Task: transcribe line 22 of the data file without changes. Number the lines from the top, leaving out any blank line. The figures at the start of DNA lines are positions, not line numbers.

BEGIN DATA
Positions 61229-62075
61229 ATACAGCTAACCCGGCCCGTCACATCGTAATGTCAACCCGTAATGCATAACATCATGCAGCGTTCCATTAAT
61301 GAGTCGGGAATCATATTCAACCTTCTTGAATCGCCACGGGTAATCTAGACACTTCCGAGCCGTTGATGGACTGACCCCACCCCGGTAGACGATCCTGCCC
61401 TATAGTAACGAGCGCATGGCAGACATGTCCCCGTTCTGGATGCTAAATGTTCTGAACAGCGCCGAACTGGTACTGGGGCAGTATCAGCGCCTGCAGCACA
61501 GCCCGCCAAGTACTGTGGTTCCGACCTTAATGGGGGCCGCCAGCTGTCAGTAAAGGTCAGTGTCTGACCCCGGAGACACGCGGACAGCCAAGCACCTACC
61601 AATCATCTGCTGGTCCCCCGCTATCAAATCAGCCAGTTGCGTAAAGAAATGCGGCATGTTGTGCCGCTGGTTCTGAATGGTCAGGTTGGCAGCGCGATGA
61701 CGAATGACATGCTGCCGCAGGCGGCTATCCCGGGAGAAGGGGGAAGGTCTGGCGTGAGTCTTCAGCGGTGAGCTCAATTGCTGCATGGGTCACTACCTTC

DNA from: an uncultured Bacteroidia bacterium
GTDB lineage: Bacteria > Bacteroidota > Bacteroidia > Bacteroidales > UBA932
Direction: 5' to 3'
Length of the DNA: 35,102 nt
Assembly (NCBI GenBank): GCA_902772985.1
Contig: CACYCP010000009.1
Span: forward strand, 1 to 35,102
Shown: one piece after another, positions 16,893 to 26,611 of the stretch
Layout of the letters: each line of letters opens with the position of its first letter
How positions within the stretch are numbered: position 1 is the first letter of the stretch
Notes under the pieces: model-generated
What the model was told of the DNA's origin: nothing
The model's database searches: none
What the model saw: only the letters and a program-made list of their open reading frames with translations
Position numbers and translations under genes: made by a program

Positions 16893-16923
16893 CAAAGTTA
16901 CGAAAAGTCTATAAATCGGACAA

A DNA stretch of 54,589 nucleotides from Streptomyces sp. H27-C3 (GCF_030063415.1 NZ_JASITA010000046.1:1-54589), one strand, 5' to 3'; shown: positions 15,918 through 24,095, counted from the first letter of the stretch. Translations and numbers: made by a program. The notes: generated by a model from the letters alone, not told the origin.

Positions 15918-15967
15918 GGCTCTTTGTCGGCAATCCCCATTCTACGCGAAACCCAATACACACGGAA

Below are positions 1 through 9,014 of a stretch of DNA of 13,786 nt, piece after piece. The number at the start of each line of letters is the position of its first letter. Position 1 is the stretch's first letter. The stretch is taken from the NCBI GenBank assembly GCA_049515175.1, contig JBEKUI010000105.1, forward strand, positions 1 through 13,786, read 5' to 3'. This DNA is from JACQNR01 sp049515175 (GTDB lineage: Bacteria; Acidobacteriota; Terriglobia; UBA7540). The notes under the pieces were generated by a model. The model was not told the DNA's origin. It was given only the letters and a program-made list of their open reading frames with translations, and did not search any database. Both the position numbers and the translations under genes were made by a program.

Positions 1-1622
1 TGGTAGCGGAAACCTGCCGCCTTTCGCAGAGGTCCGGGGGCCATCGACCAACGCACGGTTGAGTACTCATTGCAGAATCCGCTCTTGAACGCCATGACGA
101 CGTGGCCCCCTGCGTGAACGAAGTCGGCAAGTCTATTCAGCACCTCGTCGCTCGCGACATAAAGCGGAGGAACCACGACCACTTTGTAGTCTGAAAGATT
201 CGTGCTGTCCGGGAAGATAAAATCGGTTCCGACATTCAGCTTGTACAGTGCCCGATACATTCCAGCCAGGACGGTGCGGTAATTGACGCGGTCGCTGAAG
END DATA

Position numbers and translations under genes: made by a program